Administrative Law Overview. Congress grants authority to administrative agency through statute. Administrative agency interprets the statute and acts according to Congress’ intent. Down the Road: Judicial Review. Clear Congressional Intent Must follow Congress No Clear Congressional Intent
Administrative Law Overview • Congress grants authority to administrative agency through statute. • Administrative agency interprets the statute and acts according to Congress’ intent.
Down the Road: Judicial Review • Clear Congressional Intent • Must follow Congress • No Clear Congressional Intent • Agency allowed to interpret permissible construction of the statute • Factors • (1) Text, (2) Context, (3) More specific statutes, and (4) Common sense
Today’s Hearing • Before the Federal Energy Regulatory Commission • Must decide on how to interpret the Federal Power Act
Southern California Electric (Petitioner) V. Dynegy (Respondent) What does “just and reasonable” really mean?
December 15, 2000 • Dynegy sold 5000 MWh of power to SCE • $130 per MWh • From Palo Verde Facility • Largest Gas Generator in California • Dynegy made $650,000
Hearing Officer Findings • December 13th and 14th • Demand for power in the Cal PX market at an all-time high • Generation reserve margins near zero • Dynegy's very high price was a scarcity rent • Highest Previous Price: $60 per MWh • Average Price: $40 per MWh • Dynegy did not collude with other sellers • Dynegy’s costs of generation had not increased
May 29, 2001 • Dynegy sold 5000 MWh of power to SCE • $500 per MWh • From Palo Verde Facility • Largest Gas Generator in California • Dynegy made $2,500,000
Hearing Officer Findings • High prices for pollution credits • SCE’s credit rating had dropped. • The Dynegy’s rate consisted of the following: • $50 per MWh = Generation Costs • $200 per MWh = Air Pollution Allowances • $250 per MWh = Risk Premium
Federal Power Act (FPA) • 16 U.S.C. § 824d • All rates and charges made . . . by any public utility for or in connection with the . . . sale of electric energy . . . shall be just and reasonable . . .
Southern California Electric • “How such compensation may be ascertained, and what are the necessary elements in such an inquiry, will always be an embarrassing question.” Smyth v. Ames
The FERC Does Not Have Authority to Implement a Market Based Tariff • The Supreme Court refuses to permit administrative agencies to implement market based tariffs without express statutory authority. • The notice requirement of the FPA prevents the FERC from creating a market based tariff. • The rates charged by Dynegy are invalid under the market based tariff.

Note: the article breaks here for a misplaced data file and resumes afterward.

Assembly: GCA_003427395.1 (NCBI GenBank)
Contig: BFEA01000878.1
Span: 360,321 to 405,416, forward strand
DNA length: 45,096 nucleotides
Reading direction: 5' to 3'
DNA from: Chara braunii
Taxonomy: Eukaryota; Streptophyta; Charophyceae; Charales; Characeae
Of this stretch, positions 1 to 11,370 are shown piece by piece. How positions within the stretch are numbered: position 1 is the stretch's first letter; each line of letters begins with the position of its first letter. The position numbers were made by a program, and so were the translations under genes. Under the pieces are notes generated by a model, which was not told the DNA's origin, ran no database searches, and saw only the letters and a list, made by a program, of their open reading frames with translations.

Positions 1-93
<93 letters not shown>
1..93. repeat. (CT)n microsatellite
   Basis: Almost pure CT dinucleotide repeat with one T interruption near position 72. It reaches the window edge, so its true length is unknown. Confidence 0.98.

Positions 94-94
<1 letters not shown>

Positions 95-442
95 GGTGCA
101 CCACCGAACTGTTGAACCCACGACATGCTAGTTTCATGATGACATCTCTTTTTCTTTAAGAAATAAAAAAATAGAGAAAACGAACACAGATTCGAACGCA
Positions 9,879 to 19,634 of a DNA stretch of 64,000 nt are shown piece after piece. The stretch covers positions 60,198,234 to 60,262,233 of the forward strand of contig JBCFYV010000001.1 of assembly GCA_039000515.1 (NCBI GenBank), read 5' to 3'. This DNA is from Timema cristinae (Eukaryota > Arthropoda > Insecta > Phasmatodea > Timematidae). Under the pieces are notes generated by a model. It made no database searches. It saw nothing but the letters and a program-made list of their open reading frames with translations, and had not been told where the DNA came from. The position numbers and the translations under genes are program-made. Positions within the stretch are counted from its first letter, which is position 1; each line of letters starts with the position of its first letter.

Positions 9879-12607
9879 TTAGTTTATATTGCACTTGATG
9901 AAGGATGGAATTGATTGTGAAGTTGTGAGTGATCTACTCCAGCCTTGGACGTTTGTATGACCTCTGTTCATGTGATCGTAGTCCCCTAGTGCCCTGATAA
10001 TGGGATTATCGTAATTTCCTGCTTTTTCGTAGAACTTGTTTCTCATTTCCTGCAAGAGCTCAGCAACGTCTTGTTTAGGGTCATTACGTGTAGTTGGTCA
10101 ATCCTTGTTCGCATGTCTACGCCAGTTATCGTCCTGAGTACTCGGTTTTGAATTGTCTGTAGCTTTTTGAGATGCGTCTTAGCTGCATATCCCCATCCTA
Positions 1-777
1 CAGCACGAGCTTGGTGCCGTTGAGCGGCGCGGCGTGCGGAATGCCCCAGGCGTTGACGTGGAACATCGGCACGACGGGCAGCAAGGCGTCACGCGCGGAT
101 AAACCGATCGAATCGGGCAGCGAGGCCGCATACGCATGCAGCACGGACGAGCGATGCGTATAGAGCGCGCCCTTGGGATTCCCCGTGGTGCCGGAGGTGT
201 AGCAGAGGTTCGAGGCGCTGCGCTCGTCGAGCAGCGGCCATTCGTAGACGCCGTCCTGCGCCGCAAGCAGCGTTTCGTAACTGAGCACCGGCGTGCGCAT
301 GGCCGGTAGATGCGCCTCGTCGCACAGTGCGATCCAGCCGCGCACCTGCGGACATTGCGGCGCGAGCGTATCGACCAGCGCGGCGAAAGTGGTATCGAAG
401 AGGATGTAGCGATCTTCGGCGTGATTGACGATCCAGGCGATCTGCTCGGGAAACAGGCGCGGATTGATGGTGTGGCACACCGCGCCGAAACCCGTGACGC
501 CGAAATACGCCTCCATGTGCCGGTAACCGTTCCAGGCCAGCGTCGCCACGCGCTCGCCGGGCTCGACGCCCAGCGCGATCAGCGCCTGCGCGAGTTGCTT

MCI v. AT&T • “(C)hanging it from a scheme of rate regulation . . . to a scheme of rate regulation only where effective competition does not exist may be a good idea, but it was not the idea that Congress enacted into law.”
11 U.S.C. § 824d (d) • Notice required for rate changes Unless the Commission otherwise orders, no change shall be made by any public utility in any such rate . . . except after sixty days’ notice to the Commission and to the public.
11 U.S.C. § 824d (d) • The Commission, for good cause shown, may allow changes to take effect without requiring the sixty days’ notice . . . by an order specifying the changes so to be made and the time when they shall take effect and the manner in which they shall be filed and published.
11 U.S.C. § 824d (f) • “automatic adjustment clause” means a provision of a rate schedule which provides for increases or decreases . . . without prior hearing, in rates reflecting increases or decreases (or both) in costs incurred by an electric utility.
Dynegy's Rates Are Not "Just and Reasonable" Because They Do Not FallWithin a "Zone of Reasonableness". • The FPA requires the FERC to ensure that generators in the energy market charge a "just and reasonable" rate for the sale of power • Courts have interpreted "just and reasonable" to permit any tariff formula only when it produces rates within a "zone of reasonableness". • Dynegy's rates are not "just and reasonable" because they do not fall within a "zone of reasonableness".
FPC v. Hope Natural Gas • “The rate-making process under the Act, i.e., the fixing of ‘just and reasonable’ rates, involves a balancing of the investor and the consumer interests.” • “Regulation does not insure that the business will produce net revenues.”
Balancing the Interests • December 15, 2000 • No increase in cost for Dynegy to generate • More than 3x price increase • May 29, 2001 • Market placed hardships on everyone • Dynegy could have easily hedged purchase of pollution costs